- Apr 12, 2001
As many as 68 percent of iPhone users are expected to deny advertisers permission to track them thanks to Apple's App Tracking Transparency feature, in what is beginning to look like a significant blow to the advertising industry (via AdWeek).
With the launch of iOS 14.5, apps will have to receive explicit user permission before accessing an iPhone's advertising identifier or IDFA, which is used to track usage across apps and websites for ad targeting purposes.
Chief analytics officer at marketing company Epsilon, Loch Rose, said "nobody really knows for sure" what will happen once Apple's tracking prompts become widespread, but the cost per mille of in-app ads, which is the cost an advertiser pays for one thousand views or impressions, is expected to drop by as much as 50 percent.
The initial outlook for the number of users giving consent to track looks bleak, with a median opt-in rate of just 32 percent, according to an analysis of 300 apps across 2,000 devices from AppsFlyer, a mobile marketing and attribution company.
The analysis found that apps with higher consumer affinity saw higher opt-in rates, hovering around 40 percent, but some companies such as dating app Bumble are expecting as few as 20 percent of users to opt-in at most, with its lowest opt-in forecast being for less than one percent of users.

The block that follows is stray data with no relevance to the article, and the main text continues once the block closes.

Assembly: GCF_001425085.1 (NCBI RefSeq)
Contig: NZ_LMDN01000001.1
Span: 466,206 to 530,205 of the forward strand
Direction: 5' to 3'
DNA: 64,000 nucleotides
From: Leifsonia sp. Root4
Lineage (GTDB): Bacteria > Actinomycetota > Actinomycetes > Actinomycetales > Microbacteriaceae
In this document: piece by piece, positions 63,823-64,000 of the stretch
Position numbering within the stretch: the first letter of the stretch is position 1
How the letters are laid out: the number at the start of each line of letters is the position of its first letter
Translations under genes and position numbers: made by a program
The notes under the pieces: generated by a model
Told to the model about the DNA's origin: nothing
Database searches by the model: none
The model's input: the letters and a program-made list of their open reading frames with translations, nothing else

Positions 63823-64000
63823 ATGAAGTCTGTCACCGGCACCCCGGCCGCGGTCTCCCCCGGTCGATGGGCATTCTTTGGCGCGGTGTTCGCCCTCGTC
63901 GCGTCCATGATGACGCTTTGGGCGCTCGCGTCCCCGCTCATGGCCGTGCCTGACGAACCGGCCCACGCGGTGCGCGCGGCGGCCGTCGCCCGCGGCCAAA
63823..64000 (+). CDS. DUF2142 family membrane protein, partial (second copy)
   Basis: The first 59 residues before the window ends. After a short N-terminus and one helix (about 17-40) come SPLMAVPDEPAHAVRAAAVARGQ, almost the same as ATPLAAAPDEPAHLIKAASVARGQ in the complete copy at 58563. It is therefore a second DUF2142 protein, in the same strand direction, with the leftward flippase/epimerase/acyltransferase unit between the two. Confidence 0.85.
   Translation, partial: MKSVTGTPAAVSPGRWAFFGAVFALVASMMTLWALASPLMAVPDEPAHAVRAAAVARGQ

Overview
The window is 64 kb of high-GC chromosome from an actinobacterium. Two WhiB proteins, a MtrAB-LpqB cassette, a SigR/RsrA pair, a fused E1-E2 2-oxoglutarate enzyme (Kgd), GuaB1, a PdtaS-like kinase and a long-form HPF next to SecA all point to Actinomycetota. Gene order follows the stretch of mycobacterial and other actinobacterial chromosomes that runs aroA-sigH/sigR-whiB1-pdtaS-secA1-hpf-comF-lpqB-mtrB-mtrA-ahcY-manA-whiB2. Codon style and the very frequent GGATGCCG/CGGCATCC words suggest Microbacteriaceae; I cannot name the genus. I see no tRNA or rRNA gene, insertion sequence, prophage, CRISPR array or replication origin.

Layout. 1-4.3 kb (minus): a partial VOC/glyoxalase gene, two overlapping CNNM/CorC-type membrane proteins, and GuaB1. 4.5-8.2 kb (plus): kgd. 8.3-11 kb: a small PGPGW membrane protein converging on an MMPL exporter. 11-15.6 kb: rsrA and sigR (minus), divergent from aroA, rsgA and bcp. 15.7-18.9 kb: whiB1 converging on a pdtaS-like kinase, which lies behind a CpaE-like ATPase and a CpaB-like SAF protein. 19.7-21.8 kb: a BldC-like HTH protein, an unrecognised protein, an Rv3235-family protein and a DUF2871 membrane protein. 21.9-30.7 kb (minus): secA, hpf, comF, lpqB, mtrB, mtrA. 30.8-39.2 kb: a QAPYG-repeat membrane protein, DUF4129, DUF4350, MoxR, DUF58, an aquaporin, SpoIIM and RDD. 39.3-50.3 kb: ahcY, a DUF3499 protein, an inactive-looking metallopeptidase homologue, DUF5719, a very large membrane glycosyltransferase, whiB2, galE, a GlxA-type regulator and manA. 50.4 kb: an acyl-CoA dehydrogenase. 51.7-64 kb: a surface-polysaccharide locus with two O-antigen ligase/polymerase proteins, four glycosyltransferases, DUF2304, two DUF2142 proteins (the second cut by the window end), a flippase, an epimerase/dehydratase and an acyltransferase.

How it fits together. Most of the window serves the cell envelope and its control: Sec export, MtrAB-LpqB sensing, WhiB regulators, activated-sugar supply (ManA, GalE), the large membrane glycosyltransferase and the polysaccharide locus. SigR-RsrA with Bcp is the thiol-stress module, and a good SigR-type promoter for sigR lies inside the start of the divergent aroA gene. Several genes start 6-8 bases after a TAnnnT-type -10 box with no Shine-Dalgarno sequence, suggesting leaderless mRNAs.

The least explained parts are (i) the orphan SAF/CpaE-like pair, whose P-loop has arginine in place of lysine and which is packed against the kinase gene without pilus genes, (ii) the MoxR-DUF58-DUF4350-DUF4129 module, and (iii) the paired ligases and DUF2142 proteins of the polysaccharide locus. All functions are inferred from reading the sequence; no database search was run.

Major digital ad company Trade Desk said that 10 percent of the 12 million ad opportunities per second on its platform are tied directly to IDFA metrics.
There is concern in the advertising industry that widespread opt-outs would lead to the complete deprecation of IDFAs, making ad targeting and performance information almost impossible on Apple platforms, since a key piece of data for advertising would essentially be removed and a certain number of users will no longer be targetable at all.
If opt-out rates are high and IDFAs become scarce, app developers and publishers are expecting revenues to be hit in the short term. Advertisers are also aware that opt-in rates may not be consistent when the feature is widely adopted, which may exacerbate the level of uncertainty and lead to inconsistent data.
Approximately 58 percent of advertisers are reportedly planning to move their businesses out of Apple's ecosystem and invest in other areas like Android devices or connected TV as a result of the change.
Article Link: Two-Thirds of iPhone Users Expected to Block Ad Tracking